One the one hand, most people would agree with the view that developing, building and maintaining a good reputation is important to virtually every organization in society, whether it be a for-profit or not-for-profit.
If communications professionals are to take the lead for their organizations on reputation, they will need to: 1 enhance their ability to work across disciplines, and 2 understand how reputation is seen from the perspectives of management strategy, financial management, marketing strategy, and other disciplines that are the educational backgrounds of most of the management team.
Wartick concludes from his empirical research that even when confronted with negative information, it is difficult to change the perceptions of stakeholders. There has been a constant battle in many organizations between communications and marketing over responsibility for reputation.
These topics have already been well covered in other Essential Knowledge sections. The company in each competitive set with the best rankings in terms of preference could be then considered to have the highest level of trust and the best change of being considered trustworthy.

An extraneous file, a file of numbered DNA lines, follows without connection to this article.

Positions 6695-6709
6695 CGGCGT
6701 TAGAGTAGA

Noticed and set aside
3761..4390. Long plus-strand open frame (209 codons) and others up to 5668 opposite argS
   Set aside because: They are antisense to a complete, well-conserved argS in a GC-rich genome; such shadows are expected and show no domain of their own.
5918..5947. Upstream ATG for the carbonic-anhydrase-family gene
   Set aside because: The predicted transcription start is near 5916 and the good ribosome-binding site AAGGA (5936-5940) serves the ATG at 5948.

Public Relations is the discipline which looks after reputation, with the aim of earning understanding and support and influencing opinion and behaviour. These assumptions have not been confirmed empirically. In addition, many marketers who are interested in using cell phone advertising to reach target audiences.
By instructing Google to notify you whenever your business name is mentioned online, you have the ability to nip developing negative stories in the bud by instantly addressing them and maintaining your image.
Issuing a barrage of propaganda is not enough in today's open society.